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The Weekend Neos Kosmos : 5 March 2016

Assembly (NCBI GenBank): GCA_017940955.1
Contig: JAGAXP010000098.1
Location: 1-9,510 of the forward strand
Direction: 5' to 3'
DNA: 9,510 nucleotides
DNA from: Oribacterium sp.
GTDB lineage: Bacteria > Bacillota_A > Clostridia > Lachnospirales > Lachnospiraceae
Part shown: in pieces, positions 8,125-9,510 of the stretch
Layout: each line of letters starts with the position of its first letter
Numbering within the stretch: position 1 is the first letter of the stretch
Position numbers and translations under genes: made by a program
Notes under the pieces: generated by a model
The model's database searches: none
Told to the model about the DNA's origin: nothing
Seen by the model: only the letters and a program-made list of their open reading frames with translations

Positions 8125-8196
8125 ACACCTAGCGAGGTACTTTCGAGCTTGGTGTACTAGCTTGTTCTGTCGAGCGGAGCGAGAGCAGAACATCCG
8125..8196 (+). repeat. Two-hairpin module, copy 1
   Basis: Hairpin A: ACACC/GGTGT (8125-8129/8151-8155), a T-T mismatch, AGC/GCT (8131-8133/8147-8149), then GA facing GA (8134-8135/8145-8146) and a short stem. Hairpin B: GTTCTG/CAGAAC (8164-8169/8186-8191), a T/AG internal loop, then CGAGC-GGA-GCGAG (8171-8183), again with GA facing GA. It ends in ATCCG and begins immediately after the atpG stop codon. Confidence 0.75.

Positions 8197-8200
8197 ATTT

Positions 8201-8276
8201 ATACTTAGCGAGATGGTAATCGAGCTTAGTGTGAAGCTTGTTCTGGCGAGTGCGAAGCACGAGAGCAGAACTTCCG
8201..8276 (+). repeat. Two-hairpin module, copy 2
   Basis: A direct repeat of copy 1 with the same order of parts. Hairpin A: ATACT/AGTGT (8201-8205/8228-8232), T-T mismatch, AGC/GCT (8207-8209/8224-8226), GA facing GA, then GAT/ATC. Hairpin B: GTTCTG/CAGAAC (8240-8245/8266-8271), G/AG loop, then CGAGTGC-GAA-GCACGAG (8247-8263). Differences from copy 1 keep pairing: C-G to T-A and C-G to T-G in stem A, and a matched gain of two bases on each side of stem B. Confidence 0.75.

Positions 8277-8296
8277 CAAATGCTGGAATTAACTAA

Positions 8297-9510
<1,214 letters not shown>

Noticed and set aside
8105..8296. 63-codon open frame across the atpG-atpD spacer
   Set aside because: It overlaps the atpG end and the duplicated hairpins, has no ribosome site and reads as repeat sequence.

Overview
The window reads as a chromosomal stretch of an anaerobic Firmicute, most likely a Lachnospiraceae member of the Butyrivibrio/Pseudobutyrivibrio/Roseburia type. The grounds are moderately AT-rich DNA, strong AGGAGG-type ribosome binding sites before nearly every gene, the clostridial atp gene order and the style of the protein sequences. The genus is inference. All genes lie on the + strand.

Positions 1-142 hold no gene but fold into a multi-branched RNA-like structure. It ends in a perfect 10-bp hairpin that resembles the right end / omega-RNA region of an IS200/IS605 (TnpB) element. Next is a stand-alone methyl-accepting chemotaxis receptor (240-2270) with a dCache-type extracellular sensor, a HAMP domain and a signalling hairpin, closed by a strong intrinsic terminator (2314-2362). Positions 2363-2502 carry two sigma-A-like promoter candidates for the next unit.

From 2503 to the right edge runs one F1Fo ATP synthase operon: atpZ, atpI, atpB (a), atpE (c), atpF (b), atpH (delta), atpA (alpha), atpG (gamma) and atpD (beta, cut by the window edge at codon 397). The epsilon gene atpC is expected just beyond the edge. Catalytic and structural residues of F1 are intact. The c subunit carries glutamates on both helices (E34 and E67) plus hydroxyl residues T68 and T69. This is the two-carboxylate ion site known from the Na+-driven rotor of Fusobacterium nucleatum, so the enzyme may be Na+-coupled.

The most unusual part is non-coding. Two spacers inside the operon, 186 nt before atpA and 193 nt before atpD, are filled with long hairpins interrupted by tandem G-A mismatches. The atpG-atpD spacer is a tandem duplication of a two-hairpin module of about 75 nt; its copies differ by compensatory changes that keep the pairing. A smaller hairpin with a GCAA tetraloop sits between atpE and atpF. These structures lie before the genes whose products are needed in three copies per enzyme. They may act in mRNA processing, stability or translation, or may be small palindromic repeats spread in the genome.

NEWS 20 THE WEEKEND NEOS KOSMOS | SATURDAY 5 MARCH 2016 DIGITAL.NEOSKOSMOS.COM Elder abuse on the rise CONTINUED FROM PAGE 1 While the perpetrators vary, many cases involve 'boomerang kids' - adult children who return to live with their elderly parents following the breakdown of their relationships, often returning with a sense of entitlement and a 'you're my mum, you're my dad, you will help me' mentality. "It is often the expectation of middle-aged children that their parents have to do this for them. They have to give them the house, they have to change the name on the account, they owe them that," Mr Maglis explains. These pressures can often lead an already vulnerable victim to become further isolated from their family and friends, by way of losing their independence, space and finances. There are also cases where abuse is unintentional, often coming in the form of neglect where the person is dependent on their child for their basic needs such as food, clothing and transportation. "People get very busy with their lives, or the carer, especially in cases of dementia, becomes overwhelmed, but it's still considered abuse because that person misses out on all those basic human rights," he says. To avoid such situations arising, Mr Maglis says planning is vital. "What we suggest to people is to have a chat with our social workers about all those issues. Make a care plan, put powers of attorney in place, write your will, and have your wishes clearly stated so the carer knows what you want. In this way you minimise the risk of finding yourself in an unfavourable situation," he says. While elder abuse is an issue across all cultural groups, there is a value system, not unique to the Greek culture, that often makes it harder to seek help. "For first generation Greeks it can be a big deal because they're not used to discussing these issues openly and accessing services," he says, adding that Greek Australians come from a collectivist culture, where what is good for the group is more important than what's good for the individual, with the added worry of ‘τι θα πει ο κόσμος?’ (‘What will everyone say?’). To raise awareness and breakthrough the stigma, the AGWS has extended its services to elderly Greek Australians, hosting workshops that raise awareness on how to identify abuse, what their legal rights are, and where to get help. "The more we talk about it, the easier it will be for people to come out and say 'that's happening to me too'. It's about enabling them and helping them realise that they're safe and that their confidentiality is going to be respected." If you or someone you know is interested in the AGWS services, visit www. agws.com.au or call (03) 9388 9998. Elderly members (aged 65 and above) of the Greek community attending one of the workshops on elderly abuse at the AGWS. Author faces repercussions after coming out Catholic school informs Will Kostakis upcoming talk at the school on his latest book would be inappropriate just days after he comes out as gay ANASTASIA TSIRTSAKIS Just days after author Will Kostakis came out as being gay on his blog, he was contacted by De La Salle College in Sydney's southwest to inform him that a talk he was scheduled to give on his latest novel The Sidekicks would be inappropriate. In the blog post, the author reflects on the experience of finding out that one of his ex-partners had cancer. Realising he could possibly lose someone he cared about dearly, the young writer was inspired to be honest about his sexual orientation. Following the post, one of the school's staff members emailed Mr Kostakis, expressing concerns about the book, which features a gay character. "We have a concern about promoting your new book at our school as it is a Catholic school," the email reads. "We were reading over your blog and I think it might not be appropriate, and parents might not be happy." The teacher went on to clarify that it was "nothing personally against" the author but that it just wasn't "appropriate". Εργασία Employment Ζητήσεις Positions Vacant LADY REQUIRED for busy Cafe/Deli in Northern suburbs, part time, with experience, food preparation and English speaking a must. Call 0431 987 269. "I'd like to say I was surprised, but it was always something that was in the back of my head as a possibility, and it was certainly a fear of mine," Mr Kostakis told Neos Kosmos. The 26-year-old spoke at the same school last year to promote his previous novel, The First Third, which also openly dealt with gay themes, including casual sex in the gay community and the use of dating apps. Although he admits that it "felt like a risk when I was writing it" it was an experience he knew a lot of people would connect with. "The fact that they embraced The First Third so wholeheartedly, it was just very strange to get this response for The Sidekicks," he said. The themes of his latest novel have never been hidden, with a segment made public in the middle of last year. While there is a scene where two boys kiss, he says it is a mi- Will’s latest book The Sidekicks. nor sub-plot of the book, which is about three very different boys and the ways in which they deal with a close friend's death. "I think no matter what religion you are, no matter what school you go to, that kind of story is important," Mr Kostakis said, adding that literature can often be the best way for young people to encounter various issues, as it is carefully crafted with the best interests of the child in mind. With his books targeted at students aged 12 and above, his school talks are tailored depending on the age group and their maturity level, but he is clear about the fact that his "sexuality is not the subject of my speeches". "The thing is, we wouldn't say you can't read a book about someone of a Writer Will Kostakis. different religion or about someone of a different race. It isn't a manual to teach kids how to lead a different lifestyle, it's just encouraging them to understand that people live lives that are different to theirs," he explains. While the school banned Mr Kostakis from talking about The Sidekicks, they offered him the option to re-promote his earlier book again. "We still absolutely want you in June, but if possible can you please do the same talk as last year with focus on becoming an author and The First Third?" PHOTO: TWITTER/@WILLKOSTAKIS Mr Kostakis declined to take part however, stating in his reply "that is not something I will accept for the promise of a pay cheque". "It's the fear running through organisations like this that's underestimating kids’ ability to make their own decisions," he told Neos Kosmos. "It wasn't a blog post about being gay, it's a post about treating people with love and respect and cherishing them while they're here. At the end of the day, if you have a religion, that's what is at the core of it. It's about loving one another."